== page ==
Why Are Mosquitoes So Thirsty For Our Blood, and What Does It Mean for the Way They Spread Disease?
The Context: Several infectious diseases such as Zika, dengue, yellow fever, and Chikungunya virus are transmissible through mosquito bites. Not all types of mosquitoes bite humans, however, and the reasons why some show a preference for biting us is not well understood.
The Study: Mosquitoes in dry and urbanized environments tend to show affinity for biting humans rather than animals, finds a new study in Current Biology by NYSCF – Robertson Neuroscience Investigator Lindy McBride, PhD, of Princeton University.
The Importance: Understanding why certain mosquito species have developed a preference for biting humans will help scientists track and contain infectious diseases spread through mosquito bites.
If you’ve ever gone camping, or just taken a summer walk, it likely wasn’t long before the mosquito bites started showing up. At their most benign, they are a nuisance, but in certain areas of the world, mosquito bites can transfer infectious diseases like Zika, dengue, or yellow fever.
Surprisingly, of the over 3,000 species of mosquitoes buzzing around the Earth, only a few have developed a taste for human blood. If we want to understand and contain the infectious diseases they spread, we have to understand what drives them to bite humans. New research in Current Biology by NYSCF – Robertson Neuroscience Investigator Lindy McBride, PhD, of Princeton University finds that two main factors drive mosquitos to target us: dry environments and urbanization.
The Perfect Mosquito Candidate
The researchers focused their studies on Aedes aegypti, a species of mosquito notorious for spreading infectious disease. Aedes aegypti are found in Africa, where many mosquitos do not bite humans, and studying what has caused this particular species to start seeking human blood could shed light on why this happens across all human-biting mosquito species.
“Aedes aegypti mosquitoes are invasive across the global tropics, where a strong preference for human hosts and habitats makes them important disease vectors,” said Dr. McBride in a press release. “We found that in their native range of sub-Saharan Africa, they show extremely variable attraction to human hosts, ranging from strong preference for humans to strong preference for non-human animals.”
The team took a closer look at where exactly Aedes aegypti mosquitoes were biting humans more than animals. The researchers set up traps to collect mosquitoes from 27 regions in sub-saharan Africa. They then ran laboratory tests to see whether the mosquitoes preferred the scents of humans or animals. The results showed that mosquitoes from very dense, modern cities developed an affinity for human blood, as did mosquitoes from areas with longer, hotter seasons. The team discovered several genes that may play a role in driving this evolutionary shift in biting preference.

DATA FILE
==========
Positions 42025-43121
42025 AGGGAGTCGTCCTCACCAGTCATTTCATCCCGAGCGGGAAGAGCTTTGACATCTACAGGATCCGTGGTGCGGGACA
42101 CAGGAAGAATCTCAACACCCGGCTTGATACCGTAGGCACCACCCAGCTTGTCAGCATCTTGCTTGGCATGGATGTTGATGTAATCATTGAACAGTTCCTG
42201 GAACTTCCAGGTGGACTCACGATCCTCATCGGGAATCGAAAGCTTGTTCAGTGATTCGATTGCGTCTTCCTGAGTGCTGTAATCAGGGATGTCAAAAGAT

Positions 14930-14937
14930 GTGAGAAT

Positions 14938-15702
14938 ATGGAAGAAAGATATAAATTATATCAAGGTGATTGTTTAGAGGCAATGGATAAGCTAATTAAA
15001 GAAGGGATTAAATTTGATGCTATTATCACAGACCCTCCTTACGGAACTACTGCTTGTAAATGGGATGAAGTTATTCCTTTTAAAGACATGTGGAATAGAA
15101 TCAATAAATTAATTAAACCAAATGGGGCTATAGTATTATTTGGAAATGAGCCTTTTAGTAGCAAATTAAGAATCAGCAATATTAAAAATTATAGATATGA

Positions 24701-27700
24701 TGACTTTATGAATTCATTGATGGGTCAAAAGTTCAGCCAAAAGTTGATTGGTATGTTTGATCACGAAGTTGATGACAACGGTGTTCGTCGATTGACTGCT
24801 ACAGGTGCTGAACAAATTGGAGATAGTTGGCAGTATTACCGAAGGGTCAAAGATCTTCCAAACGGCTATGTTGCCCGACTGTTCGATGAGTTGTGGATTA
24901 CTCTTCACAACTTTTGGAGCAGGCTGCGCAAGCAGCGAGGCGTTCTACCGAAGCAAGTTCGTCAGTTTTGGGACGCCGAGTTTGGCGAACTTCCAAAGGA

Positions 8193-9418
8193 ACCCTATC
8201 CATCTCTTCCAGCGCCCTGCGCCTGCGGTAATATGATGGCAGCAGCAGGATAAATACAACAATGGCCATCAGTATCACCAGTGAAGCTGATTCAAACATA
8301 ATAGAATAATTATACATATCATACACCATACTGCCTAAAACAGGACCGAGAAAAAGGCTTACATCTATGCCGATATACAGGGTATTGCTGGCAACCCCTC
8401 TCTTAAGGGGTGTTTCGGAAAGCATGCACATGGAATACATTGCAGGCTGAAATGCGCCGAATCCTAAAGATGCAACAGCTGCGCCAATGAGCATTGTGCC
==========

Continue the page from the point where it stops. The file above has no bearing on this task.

“Mosquitoes living near dense human populations in cities such as Kumasi, Ghana, or Ouagadougou, Burkina Faso, showed increased willingness to bite human hosts,” said Noah Rose, PhD, a postdoctoral fellow in Dr. McBride’s lab and lead author on the study. “But they only evolve a strong preference for human hosts in places with intense dry seasons – in particular, in the Sahel region, where rainfall is concentrated in just a couple months out of the year. We think this is because mosquitoes in these climates are especially dependent on humans and human water storage for their life cycle.”
“When we took a more regional view of things, we saw that regions with dense human populations had mosquitoes with a greater attraction to human hosts, but this wasn’t dependent on the precise habitat we collected them from within each region,” Dr. Rose continued. “I was also surprised that climate was more important than urbanization in explaining present day behavioral variation. Many mosquitoes living in fairly dense cities don’t particularly prefer to bite human hosts.”
“I think it will be surprising to people that in many cities in Africa, this species actively discriminates against humans,” agreed Dr. McBride. “It is only when the cities become extremely dense or are located in places with more intense dry seasons that they become more interested in biting humans.”
Climate Change, Urbanization, and the Future
While climate change is not expected to greatly impact the dry season dynamics that influence mosquito behavior, increased urbanization will likely play a role. As cities in sub-saharan Africa become more crowded over the next 30 years, that could mean more mosquito bites, and more spread of disease.
Looking forward, the team plans to further study the interplay between climates, urbanization, and mosquito biting, as well as the genetic drivers of biting preference, hopefully identifying methods for containing the spread of disease.
Climate and Urbanization Drive Mosquito Preference for Humans
Noah H. Rose, Massamba Sylla, Athanase Badolo, Joel Lutomiah, Diego Ayala, Ogechukwu B. Aribodor, Nnenna Ibe, Jewelna Akorli, Sampson Otoo, John-Paul Mutebi, Alexis L. Kriete, Eliza G. Ewing, Rosemary Sang, Andrea Gloria-Soria, Jeffrey R. Powell, Rachel E. Baker, Bradley J. White, Jacob E. Crawford, Carolyn S. McBride. Current Biology. 2020. DOI: https://doi.org/10.1016/j.cub.2020.06.092
Photo credit: Sameer A. Khan
Read more in The New York Times